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Questlove is speaking out about his directorial debut with “Summer of Soul,” a documentary about the Harlem Cultural Festival of 1969.


Per press release, the documentary explores the legendary 1969 Harlem Cultural Festival, which celebrated African American music and culture and promoted black pride and unity. It was announced today that the film has been selected for the 2021 Sundance Film Festival and will premiere on day one of the festival and has also been chosen to screen in the esteemed Documentary Competition category. The Sundance Film Festival will kick off on January 28, 2021 in Los Angeles, CA.

Check out the teaser trailer below.

“The amount of anxiety of the last three years taking responsibility for this film and thinking of ideas and even trying to navigate this film in terms of the pandemic – because a big part of the editing process and interview process had to happen while we were in the middle of the pandemic – I’m just so, so relieved that it’s finally out there,” The Roots drummer (born Ahmir Khalib Thompson) told PEOPLE.

He added, “I return this film back to the people of Harlem so if nothing ever happens with this film now, I’m fine with it. The fact that I was able to take and find and restore their story and bring it back to Harlem – this means everything to me.”

The documentary features performances by Nina Simone, Sly and the Family Stone, Stevie Wonder, the Staple Singers, B.B. King, and other iconic soul artists. Speaking to PEOPLE, Questlove shared the historical significance of the event.

“I didn’t believe it ever happened because no one ever heard of the Harlem Cultural Festival,” he said. “When they finally showed me the footage, I got frightened. Wait, how could the footage be on the ground like this? And I took it like more than just a directorial debut. This was my chance to restore history and that’s more important to me. I’m a musician and I’m a historian. I’m a former college teacher and I’m all about teaching the lesson,” the 50-year-old tells PEOPLE. “I love entertaining and educating, education and entertaining – I’m bringing it back.”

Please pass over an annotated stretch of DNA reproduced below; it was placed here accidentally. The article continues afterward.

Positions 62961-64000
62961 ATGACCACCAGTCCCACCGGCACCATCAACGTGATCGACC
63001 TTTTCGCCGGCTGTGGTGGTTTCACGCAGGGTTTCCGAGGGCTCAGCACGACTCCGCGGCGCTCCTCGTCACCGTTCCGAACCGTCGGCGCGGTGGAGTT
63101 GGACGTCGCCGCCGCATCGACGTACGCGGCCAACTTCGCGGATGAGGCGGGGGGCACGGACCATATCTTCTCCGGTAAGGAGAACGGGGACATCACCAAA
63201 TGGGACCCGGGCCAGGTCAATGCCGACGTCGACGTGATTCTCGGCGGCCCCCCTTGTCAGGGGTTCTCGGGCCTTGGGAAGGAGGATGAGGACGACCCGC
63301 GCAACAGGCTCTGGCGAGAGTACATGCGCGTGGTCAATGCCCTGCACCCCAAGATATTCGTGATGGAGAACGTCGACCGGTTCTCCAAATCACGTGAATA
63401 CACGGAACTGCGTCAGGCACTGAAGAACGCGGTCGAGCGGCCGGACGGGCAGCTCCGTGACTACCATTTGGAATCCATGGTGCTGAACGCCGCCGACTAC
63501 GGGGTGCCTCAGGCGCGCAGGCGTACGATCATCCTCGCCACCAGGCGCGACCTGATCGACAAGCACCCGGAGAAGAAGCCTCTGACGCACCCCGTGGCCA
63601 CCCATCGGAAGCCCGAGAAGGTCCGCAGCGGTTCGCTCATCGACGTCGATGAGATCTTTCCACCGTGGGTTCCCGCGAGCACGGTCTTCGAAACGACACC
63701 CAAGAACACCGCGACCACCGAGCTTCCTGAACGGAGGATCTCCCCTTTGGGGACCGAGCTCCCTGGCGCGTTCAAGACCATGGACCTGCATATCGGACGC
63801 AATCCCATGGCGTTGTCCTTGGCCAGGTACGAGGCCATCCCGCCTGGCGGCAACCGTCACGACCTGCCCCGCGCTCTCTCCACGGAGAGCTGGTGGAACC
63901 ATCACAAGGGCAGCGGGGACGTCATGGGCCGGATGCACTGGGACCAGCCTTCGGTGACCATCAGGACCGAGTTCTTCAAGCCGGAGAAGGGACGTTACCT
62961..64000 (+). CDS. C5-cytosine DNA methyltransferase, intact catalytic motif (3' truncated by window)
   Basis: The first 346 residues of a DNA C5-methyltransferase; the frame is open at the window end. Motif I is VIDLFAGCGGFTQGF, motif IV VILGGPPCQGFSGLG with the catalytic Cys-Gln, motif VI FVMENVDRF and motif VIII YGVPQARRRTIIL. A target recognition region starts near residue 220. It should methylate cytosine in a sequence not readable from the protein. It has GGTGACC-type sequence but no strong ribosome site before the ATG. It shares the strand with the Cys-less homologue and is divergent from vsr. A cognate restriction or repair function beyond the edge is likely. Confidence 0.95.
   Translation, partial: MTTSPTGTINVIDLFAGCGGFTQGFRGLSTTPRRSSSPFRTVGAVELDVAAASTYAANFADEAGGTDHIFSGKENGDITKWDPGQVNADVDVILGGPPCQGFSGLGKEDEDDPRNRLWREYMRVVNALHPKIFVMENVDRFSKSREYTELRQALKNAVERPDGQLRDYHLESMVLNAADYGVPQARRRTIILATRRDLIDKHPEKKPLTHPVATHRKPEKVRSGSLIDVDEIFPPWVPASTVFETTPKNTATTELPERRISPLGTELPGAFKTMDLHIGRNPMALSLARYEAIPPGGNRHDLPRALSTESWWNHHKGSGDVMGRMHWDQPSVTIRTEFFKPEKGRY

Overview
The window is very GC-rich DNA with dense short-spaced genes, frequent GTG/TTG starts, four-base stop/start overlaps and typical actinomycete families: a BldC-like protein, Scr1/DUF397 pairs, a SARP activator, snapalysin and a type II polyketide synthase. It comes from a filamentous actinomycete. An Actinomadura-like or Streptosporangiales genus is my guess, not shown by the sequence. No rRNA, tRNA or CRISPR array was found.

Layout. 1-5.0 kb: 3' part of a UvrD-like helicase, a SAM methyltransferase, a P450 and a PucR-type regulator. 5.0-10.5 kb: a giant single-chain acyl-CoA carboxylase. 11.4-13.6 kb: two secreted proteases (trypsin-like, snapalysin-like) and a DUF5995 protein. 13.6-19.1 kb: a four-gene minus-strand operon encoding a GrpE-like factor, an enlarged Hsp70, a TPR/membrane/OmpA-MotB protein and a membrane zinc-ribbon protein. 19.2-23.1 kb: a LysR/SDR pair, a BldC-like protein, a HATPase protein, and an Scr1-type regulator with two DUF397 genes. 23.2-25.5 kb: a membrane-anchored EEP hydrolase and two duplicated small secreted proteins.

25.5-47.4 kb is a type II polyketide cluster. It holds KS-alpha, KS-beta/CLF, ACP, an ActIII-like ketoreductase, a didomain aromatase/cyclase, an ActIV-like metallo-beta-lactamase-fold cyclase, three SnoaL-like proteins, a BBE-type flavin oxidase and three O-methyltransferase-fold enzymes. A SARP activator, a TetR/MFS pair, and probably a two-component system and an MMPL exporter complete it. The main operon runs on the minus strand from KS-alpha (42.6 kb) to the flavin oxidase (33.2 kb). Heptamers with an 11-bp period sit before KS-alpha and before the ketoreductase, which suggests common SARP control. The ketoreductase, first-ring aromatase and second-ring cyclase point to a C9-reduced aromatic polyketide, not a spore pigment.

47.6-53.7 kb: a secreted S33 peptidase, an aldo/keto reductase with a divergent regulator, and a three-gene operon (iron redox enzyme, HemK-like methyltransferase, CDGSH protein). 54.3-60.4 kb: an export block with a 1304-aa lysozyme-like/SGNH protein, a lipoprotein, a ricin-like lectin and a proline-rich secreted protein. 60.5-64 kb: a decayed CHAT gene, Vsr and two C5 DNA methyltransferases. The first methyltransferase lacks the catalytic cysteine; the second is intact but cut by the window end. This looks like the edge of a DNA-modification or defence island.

It has taken over 50 years to get the film Summer Of Soul made. In 1969, during the same summer as Woodstock, a different music festival took place 100 miles away. Over 300,000 people attended the free concert series in New York City known as the Harlem Cultural Festival. The festival was filmed, but after that summer, the footage sat in a basement for five decades. Celebrating African American music and culture, and promoting black pride and unity, it has never been seen. Until now.

“It has always been a dream of mine to direct films and telling this story has truly been an amazing experience,” Questlove previously said in a statement. “I am overwhelmed and honored by the reception the film is receiving and want to give special thanks to Sundance, and my production partners: Radical Media, Vulcan Productions, Concordia, Play/Action Pictures and LarryBilly Productions.”

“Summer of Soul” will be in theaters and on Hulu July 2.

This content was originally published here.

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